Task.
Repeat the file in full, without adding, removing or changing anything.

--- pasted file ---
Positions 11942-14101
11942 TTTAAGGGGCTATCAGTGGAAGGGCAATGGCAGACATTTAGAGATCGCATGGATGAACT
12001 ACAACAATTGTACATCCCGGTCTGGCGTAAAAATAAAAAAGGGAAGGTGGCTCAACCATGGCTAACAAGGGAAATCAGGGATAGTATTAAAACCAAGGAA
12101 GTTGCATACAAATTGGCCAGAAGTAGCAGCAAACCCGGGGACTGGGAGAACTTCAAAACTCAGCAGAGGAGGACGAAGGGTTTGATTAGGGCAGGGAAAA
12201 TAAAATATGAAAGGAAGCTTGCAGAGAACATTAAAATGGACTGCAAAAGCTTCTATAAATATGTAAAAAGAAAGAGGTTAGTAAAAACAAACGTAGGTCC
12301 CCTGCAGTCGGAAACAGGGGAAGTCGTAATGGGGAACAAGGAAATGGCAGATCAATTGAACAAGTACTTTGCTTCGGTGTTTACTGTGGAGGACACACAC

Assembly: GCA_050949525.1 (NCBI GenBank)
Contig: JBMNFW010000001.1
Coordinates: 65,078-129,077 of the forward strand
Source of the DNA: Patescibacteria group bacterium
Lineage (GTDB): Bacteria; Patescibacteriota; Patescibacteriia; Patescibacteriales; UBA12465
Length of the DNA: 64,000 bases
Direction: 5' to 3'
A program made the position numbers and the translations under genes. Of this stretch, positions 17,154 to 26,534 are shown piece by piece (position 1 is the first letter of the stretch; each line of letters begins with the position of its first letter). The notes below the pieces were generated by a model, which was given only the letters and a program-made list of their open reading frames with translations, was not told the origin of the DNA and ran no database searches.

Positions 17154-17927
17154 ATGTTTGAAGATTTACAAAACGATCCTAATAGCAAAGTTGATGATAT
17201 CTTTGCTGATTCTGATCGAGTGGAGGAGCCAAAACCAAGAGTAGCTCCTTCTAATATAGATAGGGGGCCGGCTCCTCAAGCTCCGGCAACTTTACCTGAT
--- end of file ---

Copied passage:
Positions 11942-14101
11942 TTTAAGGGGCTATCAGTGGAAGGGCAATGGCAGACATTTAGAGATCGCATGGATGAACT
12001 ACAACAATTGTACATCCCGGTCTGGCGTAAAAATAAAAAAGGGAAGGTGGCTCAACCATGGCTAACAAGGGAAATCAGGGATAGTATTAAAACCAAGGAA
12101 GTTGCATACAAATTGGCCAGAAGTAGCAGCAAACCCGGGGACTGGGAGAACTTCAAAACTCAGCAGAGGAGGACGAAGGGTTTGATTAGGGCAGGGAAAA
12201 TAAAATATGAAAGGAAGCTTGCAGAGAACATTAAAATGGACTGCAAAAGCTTCTATAAATATGTAAAAAGAAAGAGGTTAGTAAAAACAAACGTAGGTCC
12301 CCTGCAGTCGGAAACAGGGGAAGTCGTAATGGGGAACAAGGAAATGGCAGATCAATTGAACAAGTACTTTGCTTCGGTGTTTACTGTGGAGGACACACAC

Assembly: GCA_050949525.1 (NCBI GenBank)
Contig: JBMNFW010000001.1
Coordinates: 65,078-129,077 of the forward strand
Source of the DNA: Patescibacteria group bacterium
Lineage (GTDB): Bacteria; Patescibacteriota; Patescibacteriia; Patescibacteriales; UBA12465
Length of the DNA: 64,000 bases
Direction: 5' to 3'
A program made the position numbers and the translations under genes. Of this stretch, positions 17,154 to 26,534 are shown piece by piece (position 1 is the first letter of the stretch; each line of letters begins with the position of its first letter). The notes below the pieces were generated by a model, which was given only the letters and a program-made list of their open reading frames with translations, was not told the origin of the DNA and ran no database searches.

Positions 17154-17927
17154 ATGTTTGAAGATTTACAAAACGATCCTAATAGCAAAGTTGATGATAT
17201 CTTTGCTGATTCTGATCGAGTGGAGGAGCCAAAACCAAGAGTAGCTCCTTCTAATATAGATAGGGGGCCGGCTCCTCAAGCTCCGGCAACTTTACCTGAT